Quoddy Nature News – Outfoxed By a Mouse

by Fred Gralenski

Maine has two types of jumping mice, the Meadow Jumping mouse, Zapus hudsonius, and the Woodland Jumping mouse, Napaeozapus insignis.  These are not unique to the area but are unique to the northern half of the Northern hemisphere, both here and in the old world.  Jumping mice are little critters tipping the scales at an ounce for a fat one, and with fur coats of a handsome reddish honey color, a darker dorsal streak and pure white underneath.  They have oversized hind legs like a kangaroo and a hind leg toe pattern that is pretty symmetrical, with the center 3 toes being the longest.  Top this outfit off with a long tail of over 6 inches to stabilize them in their jumps, and you have a pretty unusual looking critter.  The diet of our jumping mice is primarily seeds and a tiny but common underground fungus of the Endogone family. (Flying squirrels are also known to feed largely on this.) They will eat a lot of other stuff, depending on availability, like fruits and insects, but a study indicated their particular dislike for ladybugs and burying beetles.  Jumping mice are pretty good swimmers, and the Woodland variety is also a good diver, a technique used to evade predators.  The literature is full of contradictions on these critters, especially as to how far they can jump.  I’ve seen Jumping mice bound away in their brushy wetland habitats, but they usually disappear after one jump, so it’s difficult to focus on them. Apparently the Woodland Jumping mouse is capable of hopping 8-10 feet in an open area, but the Meadow Jumping mouse only leaps 2-3 feet.  The agreement in all of the literature seems to be that these guys are elusive, and seldom seen, although they may be pretty common in some areas.  Normally, Jumping Mice just sneak around like regular mice, and only jump to escape predators.

My association with jumping mice in Pembroke started last summer.  I often have problems with mice and voles in the garden.  They cut down the lilies (not the common Day Lilies, but the expensive hybrids) and eat the tops of carrots, potatoes, beets, etc.  I don’t mind a few thieves but if the number of these critters gets too irksome I may feel the population needs a little reduction. I don’t use poisons but I use the small mouse traps of the Victor type.  These I put in little wooden boxes with mouse size entrances, so birds won’t get caught.  I may or may not use bait, and the carcasses, if I’m successful, I give to the ever available bluejays.  Anyway, late last summer I caught a Meadow Jumping mouse.  I had never seen one here before, so after his demise I took in the traps and looked for signs of Jumping Mice. As the books say, the critters are elusive, and the books also say that they go into hibernation as early as September, so I stopped looking.  Early in December, Linda got a glimpse of a mouse in the garage that she thought had a long tail.  Now my garage is relatively mouseproof, but a door is often open so a critter can sneak in, and this time of year it’s usually a Deer mouse.  I put out the typical trap: a five gallon plastic bucket with a dozen or so sunflower seeds in the bottom, and that was the start of an interesting  experiment.  I wanted to see the Jumping Mouse in action, and the best way to do that was to get him familiar with me, if indeed there was a Jumping mouse in my garage.  As of this writing, and it has been over a month since I put out the bucket, I have caught one Deer mouse (see picture) as they can’t jump out of the bucket, but no Mystery Mouse.  The little rascal gets into the bucket and most often eats the one or two dozen seeds in the bucket and leaves the shells, but sometimes he takes the seeds and he must hide them somewhere.  He is mostly nocturnal, but will dine in the day if that suits him, and his timing is random.  I have sat out in the cold garage with the camera at the ready, but so far I have not caught even a fleeting glimpse of him.  He has taught me to clean the empty shells out of the bucket at least 2 or 3 times a day and put in a small handful of sunflower seeds afterwards, which I dutifully do.  And the experts say you can’t teach an old dog new tricks. HAH!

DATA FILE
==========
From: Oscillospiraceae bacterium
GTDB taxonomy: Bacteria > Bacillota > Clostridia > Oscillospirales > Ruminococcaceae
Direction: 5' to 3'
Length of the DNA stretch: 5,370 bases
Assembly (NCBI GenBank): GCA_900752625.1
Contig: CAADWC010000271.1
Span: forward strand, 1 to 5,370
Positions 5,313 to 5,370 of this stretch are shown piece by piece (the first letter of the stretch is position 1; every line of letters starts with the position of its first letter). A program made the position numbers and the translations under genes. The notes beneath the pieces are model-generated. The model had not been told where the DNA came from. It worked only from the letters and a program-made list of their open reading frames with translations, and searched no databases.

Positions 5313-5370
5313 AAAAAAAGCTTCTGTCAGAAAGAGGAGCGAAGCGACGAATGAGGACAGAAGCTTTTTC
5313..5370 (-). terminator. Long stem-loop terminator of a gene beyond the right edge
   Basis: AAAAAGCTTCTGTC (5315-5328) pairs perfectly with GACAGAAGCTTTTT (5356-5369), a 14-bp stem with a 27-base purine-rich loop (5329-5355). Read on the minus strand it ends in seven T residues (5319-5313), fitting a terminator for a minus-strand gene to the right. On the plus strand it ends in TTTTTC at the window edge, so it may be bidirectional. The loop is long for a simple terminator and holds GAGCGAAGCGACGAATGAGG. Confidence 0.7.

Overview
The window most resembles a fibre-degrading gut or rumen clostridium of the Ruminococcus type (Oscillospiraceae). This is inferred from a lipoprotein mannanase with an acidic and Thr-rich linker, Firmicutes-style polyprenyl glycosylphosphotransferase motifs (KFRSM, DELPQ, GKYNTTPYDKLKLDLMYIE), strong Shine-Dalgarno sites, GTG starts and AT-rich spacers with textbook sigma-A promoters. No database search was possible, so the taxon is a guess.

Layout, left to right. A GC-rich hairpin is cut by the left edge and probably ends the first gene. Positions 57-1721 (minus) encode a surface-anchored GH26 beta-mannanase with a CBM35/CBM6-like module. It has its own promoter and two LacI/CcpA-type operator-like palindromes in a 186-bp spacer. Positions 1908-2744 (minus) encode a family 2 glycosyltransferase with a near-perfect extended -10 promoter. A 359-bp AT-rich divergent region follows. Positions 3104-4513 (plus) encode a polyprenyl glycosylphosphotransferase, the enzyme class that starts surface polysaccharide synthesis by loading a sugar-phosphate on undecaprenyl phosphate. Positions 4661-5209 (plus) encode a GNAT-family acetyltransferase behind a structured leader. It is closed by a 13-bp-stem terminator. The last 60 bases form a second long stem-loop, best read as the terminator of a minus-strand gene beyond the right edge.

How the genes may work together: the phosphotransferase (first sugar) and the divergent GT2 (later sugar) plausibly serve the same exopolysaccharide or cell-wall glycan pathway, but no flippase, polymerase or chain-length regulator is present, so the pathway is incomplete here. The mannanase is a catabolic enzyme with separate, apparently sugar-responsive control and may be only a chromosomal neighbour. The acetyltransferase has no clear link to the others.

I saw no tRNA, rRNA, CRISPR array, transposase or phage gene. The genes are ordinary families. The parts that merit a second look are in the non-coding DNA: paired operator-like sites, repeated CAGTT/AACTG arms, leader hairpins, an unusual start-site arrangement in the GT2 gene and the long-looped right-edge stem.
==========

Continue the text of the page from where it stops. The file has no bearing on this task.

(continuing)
Deer mouse that I caught in the bucket.  Be careful in handling these as they can bite, although they seldom do.